We found with the women that the 1st 50 splits were strongly correlated with the 200 time. Here’s the analysis with the men, with the 3 groups now ranked in terms of their 1st 50 split.



Again, we see a complete different picture with the men. Here we see the men with the fastest 1st 50 also swimming the closest to their 50 PB. This is very aggressive swimming by the fastest men. There are 5 men who are part of both the Top 1st 50 Split group and the Top 200 Times group. We can also see from the table that the Top 1st 50 group is strongly correlated with the Top 200 Time group when you compare the 200 Time averages of both: 1:46.03 vs 1:45.51.

Notice that the Bottom 1st 50 Split group end up swimming much faster on their last length, no doubt necessary as they are significantly behind the other 2 groups at this point.

So a fast 1st 50 is important for the men as well, but they achieve their speed by swimming closer to their 50 PBs than the women.

How Important is the 50 PB for the Men?

Here we rank to 24 swimmers on the basis of their 50 PB times.



First, the directly useful information can be seen in the table. Depending on how fast your 50 PB is relative to your peers, you have a guide on how to pace your 200.

Next, note the identical average 200 times for the Top and Middle 50 PB groups. This is a clear indication that the 50 PB is of far less importance for the men than the women. To support this, note that the 200 Time average of the Top 50 PB group (1:46.43) is significantly higher than the Top 200 Time group average (1:45.51). This is also supported when I look at the data and see that there are only 2 men who are part of both the Top 200 Time group and the Top 50 PB group. In fact there are 5 men who are part of the Middle 50 PB group and the Top 200 Time group.

Evidently, the 50 PB is of far less importance to the men’s 200 freestyle.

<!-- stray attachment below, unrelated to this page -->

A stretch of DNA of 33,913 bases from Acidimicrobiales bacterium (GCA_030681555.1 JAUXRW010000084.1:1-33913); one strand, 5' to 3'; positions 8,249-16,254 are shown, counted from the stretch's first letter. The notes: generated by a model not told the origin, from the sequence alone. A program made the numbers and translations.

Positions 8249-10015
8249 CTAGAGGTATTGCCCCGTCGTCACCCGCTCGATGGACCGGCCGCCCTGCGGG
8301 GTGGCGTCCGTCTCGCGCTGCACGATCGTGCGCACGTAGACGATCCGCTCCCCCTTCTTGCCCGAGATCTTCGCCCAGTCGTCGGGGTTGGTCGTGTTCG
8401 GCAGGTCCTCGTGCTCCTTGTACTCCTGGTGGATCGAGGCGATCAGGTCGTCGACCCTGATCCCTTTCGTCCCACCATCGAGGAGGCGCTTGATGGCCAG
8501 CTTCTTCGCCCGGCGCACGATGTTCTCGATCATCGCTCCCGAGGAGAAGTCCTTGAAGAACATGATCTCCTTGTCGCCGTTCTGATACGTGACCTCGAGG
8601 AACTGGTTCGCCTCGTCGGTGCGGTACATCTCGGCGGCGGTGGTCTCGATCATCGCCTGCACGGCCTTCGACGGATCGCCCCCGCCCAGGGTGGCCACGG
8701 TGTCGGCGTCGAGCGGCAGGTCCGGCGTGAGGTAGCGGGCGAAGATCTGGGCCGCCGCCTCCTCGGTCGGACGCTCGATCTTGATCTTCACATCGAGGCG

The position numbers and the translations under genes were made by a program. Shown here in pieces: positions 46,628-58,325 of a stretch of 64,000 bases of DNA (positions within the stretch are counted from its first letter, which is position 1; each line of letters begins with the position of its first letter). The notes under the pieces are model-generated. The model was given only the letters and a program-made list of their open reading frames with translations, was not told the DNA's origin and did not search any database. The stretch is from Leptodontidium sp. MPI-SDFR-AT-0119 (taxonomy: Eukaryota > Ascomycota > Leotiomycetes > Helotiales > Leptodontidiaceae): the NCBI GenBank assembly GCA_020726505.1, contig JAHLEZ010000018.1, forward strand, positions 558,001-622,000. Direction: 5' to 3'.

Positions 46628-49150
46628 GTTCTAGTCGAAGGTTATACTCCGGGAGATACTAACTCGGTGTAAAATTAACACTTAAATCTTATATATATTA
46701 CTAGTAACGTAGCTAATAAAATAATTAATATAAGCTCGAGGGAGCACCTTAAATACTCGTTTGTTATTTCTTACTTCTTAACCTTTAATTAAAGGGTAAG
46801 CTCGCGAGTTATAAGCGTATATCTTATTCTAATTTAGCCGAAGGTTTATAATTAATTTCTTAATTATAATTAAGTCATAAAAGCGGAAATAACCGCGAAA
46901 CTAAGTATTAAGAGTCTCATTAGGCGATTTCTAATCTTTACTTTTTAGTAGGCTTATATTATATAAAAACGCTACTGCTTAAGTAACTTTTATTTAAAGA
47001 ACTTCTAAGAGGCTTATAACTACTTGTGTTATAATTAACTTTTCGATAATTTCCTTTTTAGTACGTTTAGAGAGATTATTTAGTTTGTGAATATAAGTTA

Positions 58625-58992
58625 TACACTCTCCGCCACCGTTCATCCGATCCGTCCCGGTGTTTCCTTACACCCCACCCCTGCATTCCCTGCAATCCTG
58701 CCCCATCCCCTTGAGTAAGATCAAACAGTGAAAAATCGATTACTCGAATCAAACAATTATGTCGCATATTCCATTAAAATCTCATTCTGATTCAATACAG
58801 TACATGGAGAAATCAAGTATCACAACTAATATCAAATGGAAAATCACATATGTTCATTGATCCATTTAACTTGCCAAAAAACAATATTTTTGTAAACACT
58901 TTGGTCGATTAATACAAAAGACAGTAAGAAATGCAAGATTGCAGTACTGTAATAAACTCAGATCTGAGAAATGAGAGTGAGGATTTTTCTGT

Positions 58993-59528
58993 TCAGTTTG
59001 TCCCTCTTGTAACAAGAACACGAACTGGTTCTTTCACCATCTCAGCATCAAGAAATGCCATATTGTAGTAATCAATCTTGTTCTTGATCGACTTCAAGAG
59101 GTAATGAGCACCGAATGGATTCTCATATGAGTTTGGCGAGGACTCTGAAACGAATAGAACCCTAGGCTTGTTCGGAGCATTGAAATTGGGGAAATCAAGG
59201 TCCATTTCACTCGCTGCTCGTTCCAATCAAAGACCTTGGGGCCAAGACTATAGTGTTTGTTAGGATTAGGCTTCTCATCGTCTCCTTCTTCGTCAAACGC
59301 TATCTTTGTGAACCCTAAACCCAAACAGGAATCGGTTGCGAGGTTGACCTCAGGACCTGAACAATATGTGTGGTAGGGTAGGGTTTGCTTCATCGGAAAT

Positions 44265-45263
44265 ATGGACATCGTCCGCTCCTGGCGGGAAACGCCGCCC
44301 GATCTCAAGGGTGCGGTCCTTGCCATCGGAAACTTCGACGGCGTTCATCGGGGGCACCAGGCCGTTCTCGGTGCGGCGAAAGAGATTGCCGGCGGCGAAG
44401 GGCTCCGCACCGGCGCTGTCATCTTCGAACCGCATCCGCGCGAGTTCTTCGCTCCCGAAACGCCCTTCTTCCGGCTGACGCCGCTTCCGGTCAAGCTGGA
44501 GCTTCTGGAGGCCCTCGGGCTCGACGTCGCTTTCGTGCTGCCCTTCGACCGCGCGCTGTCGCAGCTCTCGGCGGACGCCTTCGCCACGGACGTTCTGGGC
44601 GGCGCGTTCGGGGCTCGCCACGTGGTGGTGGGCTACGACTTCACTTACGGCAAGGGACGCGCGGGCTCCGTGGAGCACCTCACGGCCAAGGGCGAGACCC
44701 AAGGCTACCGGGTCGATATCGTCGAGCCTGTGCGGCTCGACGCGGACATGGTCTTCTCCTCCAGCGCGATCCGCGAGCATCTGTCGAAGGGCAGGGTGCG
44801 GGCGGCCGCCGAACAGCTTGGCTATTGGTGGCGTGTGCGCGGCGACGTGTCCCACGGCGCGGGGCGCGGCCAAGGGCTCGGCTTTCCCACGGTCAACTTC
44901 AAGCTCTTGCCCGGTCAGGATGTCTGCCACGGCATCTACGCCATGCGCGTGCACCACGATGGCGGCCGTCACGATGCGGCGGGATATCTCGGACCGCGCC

Men’s 100 Splits Analysis

Next up is the analysis of the 100 splits (1st, middle and last), with the 24 swimmers split up into groups on the basis of their 200 time.



As with the 50 analysis, the Top 200 Time group took our their 1st 100 closest to their 100 PB, while the Bottom group were the farthest away from their PB. This would imply far greater aggression on the part of the fastest men. It appears that then Top men pay for this in the last 100 as they get slower, while the Middle 200 Time group is able to come back faster.

Strangely, the Bottom 200 Times group swims all of the splits here with the largest Offsets.

How important is the 100 PB for the Men?

The 50 PB for men turned out not to be overly important. Here’s the same analysis with the men ranked by their 100 PBs.



The table provides us with possible race strategies based on the relative strength of your 100 PB compared to your peers. However, the interesting information is in the graph. Not surprisingly, the Bottom 100 PB group were required to swim much closer to their PB, while the Top group could swim with much higher Offsets. The last Offset 100 converged considerably, however.

We can see from the table that the Top 100 PB group has a better correlation with their 200 time than was the case with the 50 PB analysis. So the 100 PB is a good indicator of 200 success.



This analysis breaks down the 200 freestyle for both elite men and elite women in various ways. One potentially useful aspect is the inclusion of their 50 and 100 splits relative to their 50 and 100 PBs, and then further broken down by those with relatively fast, average or slow PBs compared to their peers.

The data shows there is a remarkably strong correlation of a fast 1st 50 with 200 success for both men and women.  However, the data also shows that the elite women generally achieve this fast 1st 50 with a higher Offset 50 than their competition, while men do it with a lower Offset than their competition, implying the fastest women swim with more control and the fastest men swim with more aggression.

There is also a strong correlation of a fast 50 PB with a fast 200 for women, but much less so for men.

Lastly, on average, the fastest women swim a more controlled race overall, gradually getting slower for each 50. The fastest men however, tend to finish with a last 50 faster than the 3rd 50.



9 thoughts on “Swimming By the Numbers: How Elite Swimmers Swim the 200 Free

  1. Fascinating breakdown. Very interesting insights. Would love to do this with women’s division 1 NCAA data, as I coach college women

    1. Thanks Mike, I broke down many of the 2012 Olympic events and they all taught me a lot. So much of these middle distance race strategies should be based on the swimmer’s natural tendency to sprint, distance or a hybrid of the two. But too often we get one guidelines concerning splits for everyone

    1. I didn’t bother to calculate the SD, as we were just dealing with the fastest Olympic swimmers. SD is often used to give a sense of confidence in the data, and as the data came from the Olympics, there really weren’t any wild anomalies or unrealistic race strategies